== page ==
How will this decision affect others (1 Corinthians 8:12; 10:32-33)? We do not live in a vacuum; our decisions have direct impact on those around us. Esau’s wives were a grief of mind to his parents. Simeon and Levi’s anger and thirst for vengeance brought shame to their father Jacob. The 1st century Christians also faced this when it came to eating of certain meats and keeping of certain holy days. Their decisions had the power to cause another to stumble and sin. What they decided to do could either draw someone closer to God or make it far more challenging for another to obey God. How will this decision affect my influence upon others for Christ? What will this decision do to my loved ones? Who is looking up to me…how will this influence them?

Does this decision glorify God (1 Corinthians 10:31)? Am I making a choice that will bring glory to God or more attention and glory to me? Am I seeking the praise of God or the praise and attention of men?

Hopefully these principles help. It is not all-inclusive, and many of you will have much better ideas. Please share them with me. Thanks!

The Tongue of the Wise Promotes Health

There is one who speaks like the piercings of a sword, but the tongue of the wise promotes health (Proverbs 12:18).

The focus for this week has been complaining. Words as we all know, have incredible weight and influence. The above proverb provides a great contrast. A stab wound doesn’t promote health, does it? My words can be a sword thrust through someone or I can promote health. Our words at work and school today can promote health: healthy attitudes, healthy dialogue, healthy teamwork, etc. Or, our complaining and criticizing words will just bring everyone down in the dumps.

Here are a couple of examples:

10 of the 12 spies sent by Moses to look over the land of Canaan brought back a bad report. They were faithless and their words discouraged the hearts of the children of Israel (Deuteronomy 1:28). Caleb, one of the 2 faithful spies, said decades later that the discouraging words of those 10 spies “made the heart of the people melt” (Joshua 14:8).

In contrast, consider King Hezekiah. When surrounded by the powerful army of Assyria, Hezekiah took his stand in faith with God. Not only did he prepare the people militarily, he spoke words of faith and encouragement to the people and directed their hearts to God’s power. “And the people were strengthened by the words of Hezekiah king of Judah” (2 Chronicles 32:6-8).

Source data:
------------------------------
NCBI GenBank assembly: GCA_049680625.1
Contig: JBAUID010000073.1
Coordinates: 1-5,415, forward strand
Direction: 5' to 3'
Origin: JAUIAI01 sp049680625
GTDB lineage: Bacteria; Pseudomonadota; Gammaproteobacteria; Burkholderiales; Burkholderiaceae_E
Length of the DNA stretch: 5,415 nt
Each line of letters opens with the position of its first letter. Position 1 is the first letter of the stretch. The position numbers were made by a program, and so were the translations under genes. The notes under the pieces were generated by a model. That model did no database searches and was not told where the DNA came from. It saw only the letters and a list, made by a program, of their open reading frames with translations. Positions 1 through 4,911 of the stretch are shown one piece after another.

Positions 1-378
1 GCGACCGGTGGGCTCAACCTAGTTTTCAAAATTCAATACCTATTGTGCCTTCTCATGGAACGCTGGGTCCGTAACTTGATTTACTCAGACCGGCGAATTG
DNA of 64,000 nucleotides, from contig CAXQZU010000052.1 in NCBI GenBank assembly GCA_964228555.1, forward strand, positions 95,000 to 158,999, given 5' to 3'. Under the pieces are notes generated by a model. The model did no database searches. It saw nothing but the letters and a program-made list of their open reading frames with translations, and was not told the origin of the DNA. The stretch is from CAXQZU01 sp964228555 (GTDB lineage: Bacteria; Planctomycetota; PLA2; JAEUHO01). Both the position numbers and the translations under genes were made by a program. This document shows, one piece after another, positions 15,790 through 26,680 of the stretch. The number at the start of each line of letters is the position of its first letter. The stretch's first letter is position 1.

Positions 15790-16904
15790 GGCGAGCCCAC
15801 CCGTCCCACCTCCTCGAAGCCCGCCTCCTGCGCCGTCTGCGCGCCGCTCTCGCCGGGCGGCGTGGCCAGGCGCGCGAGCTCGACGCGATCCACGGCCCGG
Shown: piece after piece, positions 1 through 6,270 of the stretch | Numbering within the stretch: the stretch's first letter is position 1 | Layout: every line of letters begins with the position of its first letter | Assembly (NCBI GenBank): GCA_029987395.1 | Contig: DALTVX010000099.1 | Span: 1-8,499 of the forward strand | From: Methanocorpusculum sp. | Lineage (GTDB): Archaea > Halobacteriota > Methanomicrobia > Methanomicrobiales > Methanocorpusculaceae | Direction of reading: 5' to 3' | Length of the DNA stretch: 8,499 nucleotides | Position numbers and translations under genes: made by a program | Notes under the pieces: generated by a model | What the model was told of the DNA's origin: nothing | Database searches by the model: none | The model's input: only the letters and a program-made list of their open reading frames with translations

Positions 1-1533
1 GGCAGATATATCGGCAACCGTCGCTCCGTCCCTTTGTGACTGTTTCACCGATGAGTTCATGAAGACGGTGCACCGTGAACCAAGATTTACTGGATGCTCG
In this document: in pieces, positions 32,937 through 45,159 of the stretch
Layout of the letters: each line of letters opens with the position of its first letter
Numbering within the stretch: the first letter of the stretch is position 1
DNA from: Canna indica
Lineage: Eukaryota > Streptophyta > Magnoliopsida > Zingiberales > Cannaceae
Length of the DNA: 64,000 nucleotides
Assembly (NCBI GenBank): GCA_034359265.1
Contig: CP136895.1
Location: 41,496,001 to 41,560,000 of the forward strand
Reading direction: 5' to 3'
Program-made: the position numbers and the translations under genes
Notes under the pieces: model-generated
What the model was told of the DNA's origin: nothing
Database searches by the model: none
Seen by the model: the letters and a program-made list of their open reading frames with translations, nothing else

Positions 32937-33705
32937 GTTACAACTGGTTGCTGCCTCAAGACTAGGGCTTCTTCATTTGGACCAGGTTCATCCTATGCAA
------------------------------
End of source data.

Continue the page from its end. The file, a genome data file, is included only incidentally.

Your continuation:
See the contrast? I think we all, that means me too, sometimes lose sight of how powerful and influential our speech can be. That’s probably why there is so much in Scripture about our words and their power. Hezekiah strengthened his people while the 10 spies made the hearts of Israel melt into discouragement.

The Tongue of the Wise Promotes Health

I found an interesting passage in Isaiah where the Messiah (Jesus) is speaking in the 1st person about what He is coming to do. In that section there is this statement:

The Lord has given me the tongue of the learned, that I should know how to speak a word in season to him who is weary (Isaiah 50:4).

Jesus, the Messiah, has the tongue of the learned (educated, trained, wise). He knows how to speak a word in season (at the right time) to him who is weary (considering the audience and what is appropriate).

May the Lord give us this same tongue today! Let us train and educate our tongues and hearts. Consider what would be the right thing to say, not what would be the easy thing, or sarcastic thing or funny thing to say.

Pleasant words are like a honeycomb, sweetness to the soul and health to the bones (Proverbs 16:24).

Past articles that might be helpful to you in connection to this topic: